When you take Grand Theft Auto III in context with its contemporary titles, it’s not difficult to see why it has been so influential in game design since then. It was one of the first games to offer not only a big sandbox to have fun in but also a well-plotted storyline in a genre that wasn’t a Western RPG. However, while it hasn’t aged badly, it has been displaced by its lineal successors in a lot of aspects. Grand Theft Auto: Vice City offered a more stylised environment with more personality in the game, while Grand Theft Auto: San Andreas offers a much bigger environment and arguably a much more intense story.

Probably Grand Theft Auto III‘s biggest downfall versus its successors is the comparative lack of things to do outside of the formal mission structure. It is still fun to cause mayhem with a shoot-out against police, but once you do this enough to acquire a tank – or acquire a tank at the end of the game, there isn’t anything the police can do to threaten you any more. With money being mostly useless, it just becomes a token to collect at will. There are the rampages, unique jumps and off-road missions to complete, which do make 100% completion a challenging prospect, but there isn’t as much of a sense of achievement from them as there could have been. Nevertheless, Grand Theft Auto III is still fun and deserves to be remembered as a turning point in video game design.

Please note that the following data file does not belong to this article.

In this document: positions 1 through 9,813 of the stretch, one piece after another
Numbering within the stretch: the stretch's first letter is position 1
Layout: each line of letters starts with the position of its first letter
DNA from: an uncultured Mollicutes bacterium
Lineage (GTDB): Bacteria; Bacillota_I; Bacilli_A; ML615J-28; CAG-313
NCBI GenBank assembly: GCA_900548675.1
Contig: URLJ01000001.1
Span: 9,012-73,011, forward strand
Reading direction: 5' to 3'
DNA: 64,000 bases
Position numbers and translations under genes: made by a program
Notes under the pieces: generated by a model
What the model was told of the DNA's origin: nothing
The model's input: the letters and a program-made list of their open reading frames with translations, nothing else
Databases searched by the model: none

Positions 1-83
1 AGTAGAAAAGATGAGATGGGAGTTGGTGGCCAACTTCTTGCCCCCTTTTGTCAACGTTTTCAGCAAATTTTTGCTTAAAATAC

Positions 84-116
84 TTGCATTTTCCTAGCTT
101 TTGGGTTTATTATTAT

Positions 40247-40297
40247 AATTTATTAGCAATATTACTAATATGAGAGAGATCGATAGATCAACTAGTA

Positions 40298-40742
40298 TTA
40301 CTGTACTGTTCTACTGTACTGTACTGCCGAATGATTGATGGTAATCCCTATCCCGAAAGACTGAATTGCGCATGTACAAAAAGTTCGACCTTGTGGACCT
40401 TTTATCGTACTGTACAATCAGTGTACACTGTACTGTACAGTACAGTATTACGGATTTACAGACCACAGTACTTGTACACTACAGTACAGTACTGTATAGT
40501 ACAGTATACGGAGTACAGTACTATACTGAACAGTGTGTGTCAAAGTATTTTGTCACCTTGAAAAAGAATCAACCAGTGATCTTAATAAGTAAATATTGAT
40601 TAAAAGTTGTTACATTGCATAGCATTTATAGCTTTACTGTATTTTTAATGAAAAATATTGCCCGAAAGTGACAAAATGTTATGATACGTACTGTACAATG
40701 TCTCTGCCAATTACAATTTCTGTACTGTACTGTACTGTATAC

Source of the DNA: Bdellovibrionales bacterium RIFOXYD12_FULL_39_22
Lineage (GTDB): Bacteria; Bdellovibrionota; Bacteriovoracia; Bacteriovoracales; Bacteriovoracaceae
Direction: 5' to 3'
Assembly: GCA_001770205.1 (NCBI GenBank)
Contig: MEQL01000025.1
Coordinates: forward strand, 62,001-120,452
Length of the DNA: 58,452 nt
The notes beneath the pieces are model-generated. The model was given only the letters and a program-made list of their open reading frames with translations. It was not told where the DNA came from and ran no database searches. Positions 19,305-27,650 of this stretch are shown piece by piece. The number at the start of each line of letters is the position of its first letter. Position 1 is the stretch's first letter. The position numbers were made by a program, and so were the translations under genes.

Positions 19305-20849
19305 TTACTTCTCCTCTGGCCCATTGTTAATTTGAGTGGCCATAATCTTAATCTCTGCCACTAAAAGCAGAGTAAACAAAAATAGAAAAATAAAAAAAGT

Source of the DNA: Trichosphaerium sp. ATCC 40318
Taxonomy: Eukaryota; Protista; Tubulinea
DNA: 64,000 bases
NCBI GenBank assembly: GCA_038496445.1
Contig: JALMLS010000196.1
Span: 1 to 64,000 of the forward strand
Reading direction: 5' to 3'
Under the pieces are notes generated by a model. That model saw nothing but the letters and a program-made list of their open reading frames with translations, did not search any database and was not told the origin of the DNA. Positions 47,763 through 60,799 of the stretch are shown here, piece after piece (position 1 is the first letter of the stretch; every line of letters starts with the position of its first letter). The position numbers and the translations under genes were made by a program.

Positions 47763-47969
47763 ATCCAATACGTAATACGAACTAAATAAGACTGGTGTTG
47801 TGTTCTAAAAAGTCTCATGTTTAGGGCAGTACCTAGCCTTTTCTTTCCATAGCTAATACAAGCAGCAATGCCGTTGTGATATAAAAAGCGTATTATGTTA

Bottom Line: Grand Theft Auto III was a revolutionary game and is still fun, but has been displaced by its successors, particularly in its own series.

Recommendation: For casual sandbox gamers, if you can pick up Grand Theft Auto III as a cheap second-hand title, it would be well worth a bite, but Grand Theft Auto: Vice City is a better introduction into this era of Grand Theft Auto games. I’d expect many sandbox enthusiasts to have already played and completed the game, but if you haven’t, snatch it up – it’s still worth playing.

Rugby (PlayStation 2) – A Retrospective Review

Author’s Note: Recently, upon searching a CeX store in Dublin, I found a large collection of EA Sports’ rugby union titles from the PlayStation 2 era. Having played and reviewed Rugby World Cup 1995 for this site, I decided to take the plunge upon discovering that four titles were available for a collective price of €4.00. At this price, I could afford to take a gamble; even if all of them turned out to be dogshit, I’d still be down less than the price of a Happy Meal at McDonald’s. I intend to review the first of these titles now, as it has connections with Rugby World Cup 1995 and possibly leave the other titles, developed by a different studio, to a later review.